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Anger in Gaza as PA cuts civil servant salaries

Gaza has one of the highest unemployment rates in the world [AFP]

Date of publication: 5 April, 2017

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Palestinian political parties have condemned the wage cuts, viewing the move as a deliberate policy targeting only the Gaza Strip.
A decision by the West Bank-based Palestinian Authority to impose pay cuts on its civil servants in the Gaza Strip sparked anger among the employees on Wednesday.

The PA says it has been forced into the move because its budget has been hit by falling foreign aid.

Among hundreds waiting outside a bank in Gaza City to withdraw their salaries was Jawdat Abu Ramadan, who works for a PA-run institute for the disabled and said he found his monthly pay cheque of 4,700 shekels ($1,300) had been shaved by 1,700 shekels.

After paying his bills he is left with "just 1,000 shekels" for himself and his three dependants until the end of the month, he told AFP.

The wage cuts will have an impact beyond the civil servants themselves, as their purchasing power, Abu Ramadan says, is "the backbone of the Gaza economy".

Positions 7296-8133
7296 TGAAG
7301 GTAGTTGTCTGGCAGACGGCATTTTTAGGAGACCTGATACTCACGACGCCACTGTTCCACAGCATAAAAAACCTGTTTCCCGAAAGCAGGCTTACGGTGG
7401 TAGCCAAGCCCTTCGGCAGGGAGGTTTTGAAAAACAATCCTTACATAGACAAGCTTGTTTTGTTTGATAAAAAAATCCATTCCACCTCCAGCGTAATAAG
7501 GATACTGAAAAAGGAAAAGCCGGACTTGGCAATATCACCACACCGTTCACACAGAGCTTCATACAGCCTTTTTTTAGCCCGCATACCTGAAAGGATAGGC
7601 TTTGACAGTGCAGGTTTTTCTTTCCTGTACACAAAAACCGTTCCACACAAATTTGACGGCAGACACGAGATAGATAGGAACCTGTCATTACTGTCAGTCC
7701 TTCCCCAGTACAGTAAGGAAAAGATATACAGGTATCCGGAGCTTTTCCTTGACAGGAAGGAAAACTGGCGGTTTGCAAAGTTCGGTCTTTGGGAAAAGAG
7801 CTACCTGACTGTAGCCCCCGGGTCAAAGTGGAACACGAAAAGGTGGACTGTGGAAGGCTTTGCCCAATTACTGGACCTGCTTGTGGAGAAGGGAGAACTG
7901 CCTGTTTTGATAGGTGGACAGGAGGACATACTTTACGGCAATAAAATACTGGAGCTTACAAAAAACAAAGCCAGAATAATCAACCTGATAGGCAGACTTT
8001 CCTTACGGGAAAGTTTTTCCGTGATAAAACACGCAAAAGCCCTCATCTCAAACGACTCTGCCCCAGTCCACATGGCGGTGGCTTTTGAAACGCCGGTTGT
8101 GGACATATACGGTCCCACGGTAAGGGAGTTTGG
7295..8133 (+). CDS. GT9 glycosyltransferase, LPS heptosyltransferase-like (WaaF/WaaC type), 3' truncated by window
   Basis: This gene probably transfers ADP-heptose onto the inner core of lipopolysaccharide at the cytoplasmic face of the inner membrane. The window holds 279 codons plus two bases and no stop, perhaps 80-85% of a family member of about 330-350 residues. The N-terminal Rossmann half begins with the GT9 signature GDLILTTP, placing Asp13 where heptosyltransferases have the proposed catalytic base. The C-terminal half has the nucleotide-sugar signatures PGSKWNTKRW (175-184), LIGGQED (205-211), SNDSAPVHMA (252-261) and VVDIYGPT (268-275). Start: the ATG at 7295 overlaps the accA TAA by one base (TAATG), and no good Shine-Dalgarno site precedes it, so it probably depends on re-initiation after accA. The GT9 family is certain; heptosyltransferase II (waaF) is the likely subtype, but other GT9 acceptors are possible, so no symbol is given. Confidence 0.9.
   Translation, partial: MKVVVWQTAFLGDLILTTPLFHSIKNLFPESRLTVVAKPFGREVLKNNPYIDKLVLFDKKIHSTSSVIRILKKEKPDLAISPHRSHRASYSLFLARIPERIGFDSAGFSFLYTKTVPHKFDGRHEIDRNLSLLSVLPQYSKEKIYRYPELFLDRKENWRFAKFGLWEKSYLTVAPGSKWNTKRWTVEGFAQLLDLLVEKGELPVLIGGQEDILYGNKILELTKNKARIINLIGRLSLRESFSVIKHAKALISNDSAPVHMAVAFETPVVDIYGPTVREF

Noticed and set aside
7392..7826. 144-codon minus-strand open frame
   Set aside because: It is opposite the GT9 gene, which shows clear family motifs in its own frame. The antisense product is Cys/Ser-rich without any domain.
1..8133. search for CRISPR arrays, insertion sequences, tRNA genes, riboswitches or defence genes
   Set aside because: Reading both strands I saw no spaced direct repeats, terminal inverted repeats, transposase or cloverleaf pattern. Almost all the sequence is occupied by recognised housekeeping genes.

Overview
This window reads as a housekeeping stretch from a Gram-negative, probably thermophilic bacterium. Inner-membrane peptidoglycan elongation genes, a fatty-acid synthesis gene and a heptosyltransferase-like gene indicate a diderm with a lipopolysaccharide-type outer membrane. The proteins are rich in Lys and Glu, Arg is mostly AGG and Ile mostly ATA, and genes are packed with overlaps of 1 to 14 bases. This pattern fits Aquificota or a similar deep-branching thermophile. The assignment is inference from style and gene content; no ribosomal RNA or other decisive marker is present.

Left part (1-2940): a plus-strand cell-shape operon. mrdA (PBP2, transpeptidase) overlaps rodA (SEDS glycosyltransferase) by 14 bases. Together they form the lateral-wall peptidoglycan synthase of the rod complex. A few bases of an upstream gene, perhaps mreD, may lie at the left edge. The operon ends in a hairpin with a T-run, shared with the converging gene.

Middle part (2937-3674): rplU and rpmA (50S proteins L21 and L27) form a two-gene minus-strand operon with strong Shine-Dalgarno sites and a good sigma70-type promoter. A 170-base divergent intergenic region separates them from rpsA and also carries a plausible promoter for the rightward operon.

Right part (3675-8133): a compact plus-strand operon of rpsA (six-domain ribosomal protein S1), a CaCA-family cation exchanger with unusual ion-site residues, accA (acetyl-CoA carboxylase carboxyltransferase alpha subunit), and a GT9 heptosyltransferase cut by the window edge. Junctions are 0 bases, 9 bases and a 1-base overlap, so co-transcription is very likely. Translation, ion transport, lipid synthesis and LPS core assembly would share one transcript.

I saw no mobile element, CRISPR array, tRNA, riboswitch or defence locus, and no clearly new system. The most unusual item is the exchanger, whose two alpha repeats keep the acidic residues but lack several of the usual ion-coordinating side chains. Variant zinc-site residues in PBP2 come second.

Announcing the cutback on Tuesday evening, the Palestinian Authority said it would be temporary.

Several Palestinian political parties have condemned the move, viewing it as a deliberate policy targeting only the Gaza Strip. 

"We are afraid this clear discrimination is an introduction to more measures against Gaza," a senior leader from the Palestinian National Initiative told Ma'an News Agency.

PA employees in the West Bank are unaffected by the salary cuts.

Several members of the Fatah movement in Gaza have resigned in protest at the salary cuts, while civil servants protested in Gaza City against the measures.

"It's a premeditated massacre," says Aysha Abu Maghassib, who worked for the Palestinian Authority's police.

A widowed mother of two, she says that after deductions only about 200 shekels ($54) is left from this month's wages.

Ammar Al-Njjar, 33, demanded that Abbas resign, while Nevin Abu Herbid said she saw "a crisis erupting".

Hamas called the cuts "arbitrary, inhumane and irresponsible".

Economist Omar Shaban says they could be a Fatah tactic to weaken Hamas, its bitter rival, by creating a social crisis in the strip.

The 70,000 PA employees in the Hamas-run Gaza Strip are in a bizarre position.

In 2007, Hamas seized power from the rival Fatah movement of Palestinian president Mahmoud Abbas and ousted the Fatah-dominated PA.

Its staff lost their posts, but the PA kept them on its payroll nevertheless.

Hamas set up its own parallel administration with 50,000 staff, whose salaries the PA refuses to pay.

Abbas is regularly accused in the Gaza Strip of abandoning its two million Palestinians, who have been battered by three Israeli military offensives in a period of six years.

The most recent, in 2014, killed over 2,200 Palestinians, including more than 500 children.

Gaza has been under a rigorous Israeli blockade for over 10 years, and suffers one of the highest unemployment rates in the world, at 45 percent.

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